§ 79. Major HILLS
asked the Secretary for Mines whether his attention has been called to statements that the deliveries by Germany of reparation coal to France has led to a diminution in the exports of British coal to France that has been disastrous to the British coal industry in the exporting districts; and whether the information in his possession confirms this?
§ Mr. BRIDGEMAN
My attention has been called to statements of the kind to which my hon. and gallant Friend refers, but the information in my possession does not confirm them. Deliveries of reparation coal began in September, 1919, but, notwithstanding this, the demand for British coal was well maintained until September, 1920, and the volume of export was limited, not by demand, but by our inability to spare to France the quantity she was prepared to take. During the ensuing three months America temporarily captured the French market, owing to the troubles in the British coal industry, and for the first six months of 1921 the restriction of demand owing to industrial depression, combined with the recrudescence of our industrial troubles, prevented any recovery. Since the resumption of work in July last, however, there has been a very remarkable improvement in our exports to France; indeed, the exports during the last quarter of 1921 were up to the 1913 rate, while those for the month of December were actually in excess of it.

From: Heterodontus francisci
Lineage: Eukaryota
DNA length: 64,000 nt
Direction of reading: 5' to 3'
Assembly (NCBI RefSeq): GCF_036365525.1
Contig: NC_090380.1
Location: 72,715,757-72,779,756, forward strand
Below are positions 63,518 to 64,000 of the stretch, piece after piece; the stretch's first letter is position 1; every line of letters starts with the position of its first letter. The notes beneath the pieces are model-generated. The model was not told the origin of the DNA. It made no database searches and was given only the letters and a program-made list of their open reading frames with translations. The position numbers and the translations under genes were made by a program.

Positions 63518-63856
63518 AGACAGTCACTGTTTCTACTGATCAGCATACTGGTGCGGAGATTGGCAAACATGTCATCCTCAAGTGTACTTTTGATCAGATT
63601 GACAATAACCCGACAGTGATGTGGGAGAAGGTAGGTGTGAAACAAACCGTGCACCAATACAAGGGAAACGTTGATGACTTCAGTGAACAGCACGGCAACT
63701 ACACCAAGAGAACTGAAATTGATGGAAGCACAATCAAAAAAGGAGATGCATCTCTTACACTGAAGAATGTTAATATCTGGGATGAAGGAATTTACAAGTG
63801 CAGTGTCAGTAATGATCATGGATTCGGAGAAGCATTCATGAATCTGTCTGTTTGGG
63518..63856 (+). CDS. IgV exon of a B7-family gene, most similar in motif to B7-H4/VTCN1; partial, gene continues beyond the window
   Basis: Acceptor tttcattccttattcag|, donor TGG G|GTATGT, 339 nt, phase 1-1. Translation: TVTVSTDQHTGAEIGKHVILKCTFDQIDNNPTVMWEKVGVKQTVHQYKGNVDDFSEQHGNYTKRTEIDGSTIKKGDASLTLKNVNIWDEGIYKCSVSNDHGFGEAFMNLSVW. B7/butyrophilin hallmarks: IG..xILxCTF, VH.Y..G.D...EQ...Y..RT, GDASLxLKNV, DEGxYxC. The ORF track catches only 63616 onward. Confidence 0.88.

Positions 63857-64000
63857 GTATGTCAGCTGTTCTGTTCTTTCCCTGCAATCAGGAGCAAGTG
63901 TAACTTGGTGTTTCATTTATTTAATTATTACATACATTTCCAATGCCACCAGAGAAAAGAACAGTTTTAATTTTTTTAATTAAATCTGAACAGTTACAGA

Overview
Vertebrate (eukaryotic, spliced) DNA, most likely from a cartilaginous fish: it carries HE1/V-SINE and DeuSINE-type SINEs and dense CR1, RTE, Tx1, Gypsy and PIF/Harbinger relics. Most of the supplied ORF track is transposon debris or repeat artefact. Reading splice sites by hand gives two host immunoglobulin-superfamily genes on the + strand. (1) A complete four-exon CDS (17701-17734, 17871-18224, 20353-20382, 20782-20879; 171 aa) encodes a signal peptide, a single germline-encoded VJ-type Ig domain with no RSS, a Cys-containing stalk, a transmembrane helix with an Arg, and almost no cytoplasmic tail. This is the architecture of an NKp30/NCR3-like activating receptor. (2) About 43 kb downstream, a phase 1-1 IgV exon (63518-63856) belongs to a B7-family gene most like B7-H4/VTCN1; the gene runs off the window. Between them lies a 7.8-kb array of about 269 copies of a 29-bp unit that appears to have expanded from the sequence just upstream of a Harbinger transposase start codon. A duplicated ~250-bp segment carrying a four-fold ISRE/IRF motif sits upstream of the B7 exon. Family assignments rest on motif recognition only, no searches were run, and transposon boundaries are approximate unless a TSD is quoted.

§ Mr. LAWSON
Is the hon. Gentleman aware that the coalowners are freely stating that the present position is owing to the reparation coal; is he aware that Lord Gainford informed the Government 610 before the stoppage that the reparation coal had taken away the Scandinavian market?
§ Mr. BRIDGEMAN
I am not aware of any of those facts. If my hon. Friend will make himself responsible for any statements of the kind in a question, I shall be very glad to answer it. My answer is a correct answer, and I cannot, add anything to it.